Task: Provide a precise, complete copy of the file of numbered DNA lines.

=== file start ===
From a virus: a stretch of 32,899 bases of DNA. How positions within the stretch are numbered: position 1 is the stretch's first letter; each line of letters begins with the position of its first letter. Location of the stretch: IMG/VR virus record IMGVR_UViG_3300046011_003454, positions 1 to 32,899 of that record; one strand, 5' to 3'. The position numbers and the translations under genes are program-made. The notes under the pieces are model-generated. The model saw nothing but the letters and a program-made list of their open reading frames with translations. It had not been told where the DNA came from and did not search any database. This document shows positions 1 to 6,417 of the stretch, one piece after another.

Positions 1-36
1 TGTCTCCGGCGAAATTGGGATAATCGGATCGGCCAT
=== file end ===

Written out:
From a virus: a stretch of 32,899 bases of DNA. How positions within the stretch are numbered: position 1 is the stretch's first letter; each line of letters begins with the position of its first letter. Location of the stretch: IMG/VR virus record IMGVR_UViG_3300046011_003454, positions 1 to 32,899 of that record; one strand, 5' to 3'. The position numbers and the translations under genes are program-made. The notes under the pieces are model-generated. The model saw nothing but the letters and a program-made list of their open reading frames with translations. It had not been told where the DNA came from and did not search any database. This document shows positions 1 to 6,417 of the stretch, one piece after another.

Positions 1-36
1 TGTCTCCGGCGAAATTGGGATAATCGGATCGGCCAT